New Telestroke Program at Cape Coral Hospital

When it comes to stroke, time is brain; making speed a critical component of treatment. As part of a new telemedicine program implemented in all four Lee Memorial Health System acute care hospitals, stroke care has been expedited, decreasing door to needle times – the interval between patients’ arrival to the hospital and the start of treatment.

Cape Coral Hospital’s Emergency Department team and neurologist Bill Carracino, M.D., were the first in Lee County to use telemedicine to treat a stroke patient.

“There are obvious benefits to our community in the level and speed of care we’re able to provide. It cuts down on time spent in the car getting to the hospital, considering I was at home and got the call about 8:30 at night and Cape Coral Hospital is a good 25 minutes from me,” Dr. Carracino says. “Rather than driving to the hospital under stress, I was able to make my assessment within about 10 minutes of the patient presenting to the ED, and from the comfort of my home.”

As designated Primary Stroke Centers (Cape Coral Hospital and Lee Memorial Hospital) and a Comprehensive Stroke Center (Gulf Coast Medical Center), Lee Memorial Health System’s hospitals deliver swift, leading-edge and effective treatment.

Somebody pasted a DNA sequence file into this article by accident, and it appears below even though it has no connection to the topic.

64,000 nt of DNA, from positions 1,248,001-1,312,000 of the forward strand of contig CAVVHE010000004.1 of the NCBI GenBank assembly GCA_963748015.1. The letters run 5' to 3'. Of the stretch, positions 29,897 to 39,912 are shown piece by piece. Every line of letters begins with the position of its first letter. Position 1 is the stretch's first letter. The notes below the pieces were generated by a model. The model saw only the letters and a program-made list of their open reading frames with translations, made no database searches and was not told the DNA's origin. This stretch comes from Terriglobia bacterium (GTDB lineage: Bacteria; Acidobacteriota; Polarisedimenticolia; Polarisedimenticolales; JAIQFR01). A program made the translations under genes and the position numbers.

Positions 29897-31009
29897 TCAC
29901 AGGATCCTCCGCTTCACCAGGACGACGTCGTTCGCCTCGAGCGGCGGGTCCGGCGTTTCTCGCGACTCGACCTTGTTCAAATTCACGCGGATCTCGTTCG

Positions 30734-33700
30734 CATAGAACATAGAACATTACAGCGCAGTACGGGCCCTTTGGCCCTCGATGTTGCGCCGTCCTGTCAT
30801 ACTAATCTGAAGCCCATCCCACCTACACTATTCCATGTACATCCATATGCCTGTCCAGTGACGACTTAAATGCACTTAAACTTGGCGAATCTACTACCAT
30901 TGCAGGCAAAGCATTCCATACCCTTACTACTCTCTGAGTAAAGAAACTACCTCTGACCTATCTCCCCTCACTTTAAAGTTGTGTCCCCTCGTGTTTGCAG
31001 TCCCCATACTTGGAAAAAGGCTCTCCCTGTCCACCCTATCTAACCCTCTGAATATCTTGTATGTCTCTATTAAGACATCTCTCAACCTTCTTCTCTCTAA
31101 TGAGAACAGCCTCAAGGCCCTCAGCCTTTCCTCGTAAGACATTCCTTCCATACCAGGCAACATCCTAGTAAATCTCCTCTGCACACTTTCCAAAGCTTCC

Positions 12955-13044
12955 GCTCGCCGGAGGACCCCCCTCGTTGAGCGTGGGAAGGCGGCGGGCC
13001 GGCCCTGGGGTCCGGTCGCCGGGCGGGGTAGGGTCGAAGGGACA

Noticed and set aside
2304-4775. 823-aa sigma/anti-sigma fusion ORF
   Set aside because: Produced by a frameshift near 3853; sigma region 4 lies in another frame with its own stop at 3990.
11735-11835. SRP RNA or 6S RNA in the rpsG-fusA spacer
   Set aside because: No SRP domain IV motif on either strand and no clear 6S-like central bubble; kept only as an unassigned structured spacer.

As stroke patients arrive to the ED and undergo a CT scan, the emergency room physician alerts the neurologist on call and gives a brief overview of the patient’s condition. In the meantime, a tech sets up the tele-health cart in the patient’s room. CT scan results are available quickly allowing the neurologist to review them as the patient returns from the scan. After assessing the available information, the neurologist is virtually present via the tele-health cart and leads the care team through evidence-based protocols to provide an optimal outcome given the patient’s unique circumstances.

“When I got the call from Cape Coral Hospital, I was able to get to work right away assessing the information I received. I was able to pull up Synapes—our image storage system—and look at the CT scan as soon as it was available,” Dr. Carracino explains. “The team worked so well together with this new workflow—like a well-oiled machine—which was great for my first real-life remote experience.”

Stroke is a leading cause of long term disability and death in the United States, killing nearly 130,000 Americans each year—that’s one of every 19 deaths.

Leave a Reply

Your email address will not be published. Required fields are marked *